I've been the same way, but how do you find guys like you and I (guys like participate on this forum)? How do you find the people with a passion for the trade; a passion for learning? I've been thinking a lot about that the last couple days.

Traditionally, when hiring TRAINED electricians, a company will:
-Give a knowledge test, either by oral interview or written test
-Occasionally move on to some version of a hand's on test

This shows that an electrician can do the job, but do they have the willingness or capacity to learn even more beyond what they know already?

Traditionally, when hiring SEMI-trained electricians/helpers, a company will:
-Give a knowledge test, either by oral interview or written test
-Give a general aptitude test to try to determine if they have the ability to learn more.

This shows that an electrician has some skill, may be able to learn more things, but does not accurately gauge whether he has the willingness or passion to learn more.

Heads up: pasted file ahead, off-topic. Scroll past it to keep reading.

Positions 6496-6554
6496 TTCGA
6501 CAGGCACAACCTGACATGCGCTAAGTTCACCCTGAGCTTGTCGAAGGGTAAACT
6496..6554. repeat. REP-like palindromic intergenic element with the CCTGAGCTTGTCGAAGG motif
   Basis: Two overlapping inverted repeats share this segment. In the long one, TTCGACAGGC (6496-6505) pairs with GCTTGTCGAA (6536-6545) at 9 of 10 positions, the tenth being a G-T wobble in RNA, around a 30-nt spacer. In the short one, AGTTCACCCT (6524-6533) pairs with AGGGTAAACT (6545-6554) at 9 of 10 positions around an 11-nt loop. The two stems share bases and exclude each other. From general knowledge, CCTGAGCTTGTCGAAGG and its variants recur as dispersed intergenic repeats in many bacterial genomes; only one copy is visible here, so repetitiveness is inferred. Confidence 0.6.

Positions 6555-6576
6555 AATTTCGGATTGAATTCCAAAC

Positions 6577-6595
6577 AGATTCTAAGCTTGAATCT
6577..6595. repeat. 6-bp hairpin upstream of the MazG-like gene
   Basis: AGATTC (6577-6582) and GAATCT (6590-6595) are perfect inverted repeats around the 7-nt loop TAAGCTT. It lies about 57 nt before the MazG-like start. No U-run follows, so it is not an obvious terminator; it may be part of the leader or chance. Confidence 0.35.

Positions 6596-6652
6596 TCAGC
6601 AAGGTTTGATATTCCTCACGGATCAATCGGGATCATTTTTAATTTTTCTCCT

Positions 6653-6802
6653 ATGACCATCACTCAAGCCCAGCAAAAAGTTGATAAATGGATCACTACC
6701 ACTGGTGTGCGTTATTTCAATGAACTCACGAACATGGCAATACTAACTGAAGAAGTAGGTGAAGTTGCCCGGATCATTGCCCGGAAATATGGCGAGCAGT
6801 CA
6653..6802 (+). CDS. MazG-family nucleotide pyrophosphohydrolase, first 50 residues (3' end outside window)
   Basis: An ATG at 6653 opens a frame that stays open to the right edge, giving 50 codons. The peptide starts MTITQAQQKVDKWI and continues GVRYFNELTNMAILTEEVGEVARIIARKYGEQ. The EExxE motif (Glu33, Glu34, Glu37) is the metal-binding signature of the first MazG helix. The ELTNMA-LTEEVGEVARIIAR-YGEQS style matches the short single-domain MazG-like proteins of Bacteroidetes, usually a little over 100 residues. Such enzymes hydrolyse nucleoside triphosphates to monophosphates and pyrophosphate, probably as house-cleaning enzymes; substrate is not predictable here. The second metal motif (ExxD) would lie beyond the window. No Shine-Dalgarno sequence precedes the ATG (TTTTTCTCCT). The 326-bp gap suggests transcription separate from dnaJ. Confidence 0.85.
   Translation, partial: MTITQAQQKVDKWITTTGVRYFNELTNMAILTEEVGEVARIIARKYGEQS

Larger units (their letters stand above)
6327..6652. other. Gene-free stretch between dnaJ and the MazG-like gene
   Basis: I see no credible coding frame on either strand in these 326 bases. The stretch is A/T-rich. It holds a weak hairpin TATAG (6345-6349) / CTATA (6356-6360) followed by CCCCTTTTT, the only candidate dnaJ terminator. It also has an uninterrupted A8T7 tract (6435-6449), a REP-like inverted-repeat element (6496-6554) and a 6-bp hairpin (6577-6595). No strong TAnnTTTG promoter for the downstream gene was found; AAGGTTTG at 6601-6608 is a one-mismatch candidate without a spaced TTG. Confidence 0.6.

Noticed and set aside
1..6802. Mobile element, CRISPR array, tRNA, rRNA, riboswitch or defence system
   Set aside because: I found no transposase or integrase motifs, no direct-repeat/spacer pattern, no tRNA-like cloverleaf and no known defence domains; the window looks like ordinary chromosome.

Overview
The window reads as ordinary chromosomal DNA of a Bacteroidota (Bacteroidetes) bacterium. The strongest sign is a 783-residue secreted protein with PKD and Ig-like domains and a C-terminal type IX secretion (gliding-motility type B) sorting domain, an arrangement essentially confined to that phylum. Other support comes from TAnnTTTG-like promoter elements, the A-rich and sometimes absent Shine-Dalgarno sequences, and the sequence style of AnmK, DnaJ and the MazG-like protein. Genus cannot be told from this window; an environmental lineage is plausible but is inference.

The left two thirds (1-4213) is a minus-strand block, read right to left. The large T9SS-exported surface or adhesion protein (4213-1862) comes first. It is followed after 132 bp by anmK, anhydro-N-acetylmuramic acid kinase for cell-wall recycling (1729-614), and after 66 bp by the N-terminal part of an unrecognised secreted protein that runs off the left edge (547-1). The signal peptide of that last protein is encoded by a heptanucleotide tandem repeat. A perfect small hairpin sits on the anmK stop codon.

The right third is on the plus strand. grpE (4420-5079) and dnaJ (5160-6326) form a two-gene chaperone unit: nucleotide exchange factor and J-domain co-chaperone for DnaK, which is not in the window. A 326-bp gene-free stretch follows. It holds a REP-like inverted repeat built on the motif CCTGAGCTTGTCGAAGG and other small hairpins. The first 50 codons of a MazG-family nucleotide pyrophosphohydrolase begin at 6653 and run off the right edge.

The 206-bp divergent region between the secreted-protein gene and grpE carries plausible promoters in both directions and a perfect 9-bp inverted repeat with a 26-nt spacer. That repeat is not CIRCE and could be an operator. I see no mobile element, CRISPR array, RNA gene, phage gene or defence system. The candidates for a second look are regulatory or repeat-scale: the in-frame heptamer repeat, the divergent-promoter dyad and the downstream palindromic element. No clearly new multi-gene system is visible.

Traditionally, when hiring UN-trained helpers, a company will:
-Give an oral interview to try to gauge temperament
-Give a general aptitude test to try to determine if they have the ability to learn trade topics.

This shows that a person will probably fit in the culture of the company and should be able to learn some things. This still does not gauge his willingness or desire to do more than earn a paycheck, as Ken rightly assesses it.

&&&&&&&&&&&&&& (ode to Telsa)

The huge thing that's missing from the hiring process (and this goes directly to the training process) is the gauge or test of a man's willingness and passion to learn even more. We can test what he knows. We can test his general aptitude. We can't test his DESIRE. We can't test his PASSION. I have a couple of ideas on how that could be done, but I'll end this post here. I submit that until we can sort out those with desire, getting the puzzle of how to train electricians solved is a moot point.
 

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More than lead and elbows
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Like you said Shunk, good electricians are already working. Probably making good money, at a good place to work. When I was unhappy, it wasn't hard to move on. I'm still getting offers from contractors and utilities, but right now I really enjoy where I'm at. If that changes, I'll move on just as easily.